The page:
Review: Underworld

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Beneath our city streets and deep within our darkest sewers, a masquerade lives on. This masquerade must not be revealed to human eyes as a blood-thirsty war brews on. For centuries vampires have hunted "lycans", or werewolves, in hopes of committing a final act of complete genocide.

At the centre of that war is a cold, beautiful, and rebellious hunter of the elite of the vampiric forces and their endless fight in the night. She is Selene (Kate Beckinsale).

An innocent human, Michael Corvin (Scott Speedman), is being hunted by lycans when Selene stumbles upon him. Why do her greatest enemies want such a human so bad? What does this human have that is so desperately needed by the lycans?

Just as Selene is about to save Michael from an onslaught of lycans, he is bitten by a lycan and the whole dynamic changes. How can Selene uncover this mystery when he has now become her enemy? Should she protect this man from lycans or vampires? An innocent soul is about to unravel her world for all time.

Underworld is a dark, dismal, and leather-clad world where a new take on the whole classic gothic world is being brought forth. The concept, ideas, and even some of the characters are interesting and overly brooding. The greatest aspect of the film is the concept and how it desperately wants to be taken seriously. It being so overly serious is where I find that the film needed a lot of work.

For an epic gothic film to work, one has to have something to relate to. There is no contrast in this film, since we are never quite sure who to root for, as everything isn't revealed until the film's final 40 minutes. The film is almost swallowed in its ignoring of yin and yang or light vs. dark.

What could have helped this film with its overly brooding and dismal depiction is the injection of some humor. This counter balance could have allowed for us to relate better with these other-worldly characters. Without the balance of yin and yang the film just comes off as a very dry melodrama.

The sets and textures of the world itself leave a lot to the imagination. There is so much black in this film that you have to create color from your squinting eyes to make out characters in some scenes. Doesn't the sun ever come out?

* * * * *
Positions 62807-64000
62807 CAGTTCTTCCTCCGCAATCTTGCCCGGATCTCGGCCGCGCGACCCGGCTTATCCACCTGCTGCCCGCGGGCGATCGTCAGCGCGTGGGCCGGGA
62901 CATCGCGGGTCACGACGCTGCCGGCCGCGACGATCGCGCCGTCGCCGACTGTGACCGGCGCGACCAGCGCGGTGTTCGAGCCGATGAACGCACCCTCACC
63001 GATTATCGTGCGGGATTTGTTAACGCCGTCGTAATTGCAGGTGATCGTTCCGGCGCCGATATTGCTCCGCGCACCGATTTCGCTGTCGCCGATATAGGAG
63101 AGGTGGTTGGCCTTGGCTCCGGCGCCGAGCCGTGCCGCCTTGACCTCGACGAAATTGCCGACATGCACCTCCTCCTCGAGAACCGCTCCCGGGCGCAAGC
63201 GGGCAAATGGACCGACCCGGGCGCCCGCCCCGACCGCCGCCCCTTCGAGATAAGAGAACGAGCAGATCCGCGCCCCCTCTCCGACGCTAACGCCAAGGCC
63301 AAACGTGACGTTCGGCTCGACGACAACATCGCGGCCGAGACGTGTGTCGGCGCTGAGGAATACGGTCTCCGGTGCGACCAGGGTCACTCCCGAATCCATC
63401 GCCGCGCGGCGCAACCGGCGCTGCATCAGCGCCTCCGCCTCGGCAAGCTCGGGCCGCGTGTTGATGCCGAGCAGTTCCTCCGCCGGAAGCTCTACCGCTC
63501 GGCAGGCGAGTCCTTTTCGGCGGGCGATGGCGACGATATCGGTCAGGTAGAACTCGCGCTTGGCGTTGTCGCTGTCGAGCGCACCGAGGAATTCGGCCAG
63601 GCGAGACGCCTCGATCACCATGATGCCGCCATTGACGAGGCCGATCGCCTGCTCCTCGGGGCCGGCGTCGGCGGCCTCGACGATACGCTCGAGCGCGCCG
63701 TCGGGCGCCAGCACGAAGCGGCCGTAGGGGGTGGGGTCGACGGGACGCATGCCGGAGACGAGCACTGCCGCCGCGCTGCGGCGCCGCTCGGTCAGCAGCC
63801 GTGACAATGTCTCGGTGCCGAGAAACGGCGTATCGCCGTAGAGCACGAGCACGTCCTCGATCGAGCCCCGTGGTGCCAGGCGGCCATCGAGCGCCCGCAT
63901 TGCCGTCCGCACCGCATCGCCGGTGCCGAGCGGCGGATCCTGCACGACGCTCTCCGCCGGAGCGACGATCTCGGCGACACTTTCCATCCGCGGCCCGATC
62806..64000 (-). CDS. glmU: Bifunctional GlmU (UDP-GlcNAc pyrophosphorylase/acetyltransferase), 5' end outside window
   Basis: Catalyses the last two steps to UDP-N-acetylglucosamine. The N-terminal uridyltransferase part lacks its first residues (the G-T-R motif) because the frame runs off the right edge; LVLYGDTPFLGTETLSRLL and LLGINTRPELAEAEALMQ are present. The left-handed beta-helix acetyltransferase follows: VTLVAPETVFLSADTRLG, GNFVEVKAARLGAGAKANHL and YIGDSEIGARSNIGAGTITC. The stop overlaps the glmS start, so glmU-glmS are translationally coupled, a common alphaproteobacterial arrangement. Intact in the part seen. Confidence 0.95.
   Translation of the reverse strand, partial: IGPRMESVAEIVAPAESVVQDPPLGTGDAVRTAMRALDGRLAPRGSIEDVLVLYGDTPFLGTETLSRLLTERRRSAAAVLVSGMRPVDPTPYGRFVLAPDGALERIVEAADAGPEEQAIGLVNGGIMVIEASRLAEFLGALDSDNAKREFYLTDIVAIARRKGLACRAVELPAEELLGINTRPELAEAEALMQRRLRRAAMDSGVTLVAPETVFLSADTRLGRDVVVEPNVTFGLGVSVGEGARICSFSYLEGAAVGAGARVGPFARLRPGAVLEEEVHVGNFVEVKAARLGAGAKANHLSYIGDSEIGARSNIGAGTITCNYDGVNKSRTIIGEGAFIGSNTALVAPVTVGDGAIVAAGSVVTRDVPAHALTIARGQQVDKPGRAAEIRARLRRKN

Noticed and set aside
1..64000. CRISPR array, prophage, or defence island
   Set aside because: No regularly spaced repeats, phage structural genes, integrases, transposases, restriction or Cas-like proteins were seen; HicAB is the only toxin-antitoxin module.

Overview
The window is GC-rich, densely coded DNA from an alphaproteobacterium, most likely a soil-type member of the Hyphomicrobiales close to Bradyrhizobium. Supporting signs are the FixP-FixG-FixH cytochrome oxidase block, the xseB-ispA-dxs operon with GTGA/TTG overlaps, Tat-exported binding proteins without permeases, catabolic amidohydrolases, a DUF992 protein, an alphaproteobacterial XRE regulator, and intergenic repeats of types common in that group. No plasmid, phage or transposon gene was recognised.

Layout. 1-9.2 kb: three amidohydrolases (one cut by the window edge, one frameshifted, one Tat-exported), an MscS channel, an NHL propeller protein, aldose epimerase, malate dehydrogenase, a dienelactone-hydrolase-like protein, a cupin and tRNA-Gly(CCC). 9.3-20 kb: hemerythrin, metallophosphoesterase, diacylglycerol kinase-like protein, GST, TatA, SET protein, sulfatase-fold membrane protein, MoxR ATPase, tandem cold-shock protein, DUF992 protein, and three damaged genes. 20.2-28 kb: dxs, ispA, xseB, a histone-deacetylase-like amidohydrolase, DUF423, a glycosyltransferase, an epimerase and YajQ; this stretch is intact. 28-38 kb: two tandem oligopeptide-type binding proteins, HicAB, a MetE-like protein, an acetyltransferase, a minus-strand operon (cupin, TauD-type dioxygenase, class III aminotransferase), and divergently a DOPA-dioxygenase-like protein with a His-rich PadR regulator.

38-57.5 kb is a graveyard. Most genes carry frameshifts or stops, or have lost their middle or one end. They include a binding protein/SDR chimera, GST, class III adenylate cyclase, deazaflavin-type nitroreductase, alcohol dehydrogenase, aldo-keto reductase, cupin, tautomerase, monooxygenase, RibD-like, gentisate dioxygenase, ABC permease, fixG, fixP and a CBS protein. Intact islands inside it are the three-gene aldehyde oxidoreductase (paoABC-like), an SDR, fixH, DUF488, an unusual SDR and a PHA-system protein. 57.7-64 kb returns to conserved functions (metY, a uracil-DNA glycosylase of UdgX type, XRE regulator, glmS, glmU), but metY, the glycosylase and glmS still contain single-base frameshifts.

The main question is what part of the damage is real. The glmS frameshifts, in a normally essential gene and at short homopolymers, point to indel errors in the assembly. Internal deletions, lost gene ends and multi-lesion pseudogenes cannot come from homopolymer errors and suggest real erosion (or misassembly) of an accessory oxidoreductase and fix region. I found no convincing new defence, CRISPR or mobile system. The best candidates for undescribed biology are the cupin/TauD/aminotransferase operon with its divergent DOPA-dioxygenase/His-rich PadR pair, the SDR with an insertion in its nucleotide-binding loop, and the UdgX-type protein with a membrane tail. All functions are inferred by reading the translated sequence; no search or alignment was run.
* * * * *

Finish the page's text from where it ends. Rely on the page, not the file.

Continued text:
It is blatantly obvious that the film's action sequence will be compared to The Matrix because anytime you have slow-mo action scenes with leather-clad warriors it is a predictable conclusion. There are also comparisons to Blade, but if it were me I'd take Selene over Blade any day. I enjoyed a lot of the action sequences when they were visible. But a lot of teeth and leather-clad action sequences, a great film it doesn't make.

Speaking of Selene, Kate Beckinsale is beautiful, violent, and daring as the vampire hunter. With a flick of her hair, lick of her lips, or motion of her rubber-encased legs, you are captivated. Her appearance and envelopment of the character brings a striking charisma to this lethal soldier. In some ways, Selene is the perfect "Buffy the Lycan Slayer".

Scott Speedman (Michael) and Bill Nighy (vampire-lord Viktor) are sturdy as the male leads and a good contrast to Selene. I especially like Nighy and how he was able to be so menacing. I had a hard time with the chemistry between Speedman and Beckinsale. I didn't feel any raw attraction, which is key in making the romantic angle work. There was more chemistry between Beckinsale and Nighy in their pseudo-father-daughter relationship.

Underworld is in the purest sense of the words, a melodramatic gothic mob story with a romantic subplot. There is a lot to like here but I felt overwhelmed by the film's dry and very thick dogma. (3.5 out of 5) So Says the Soothsayer.

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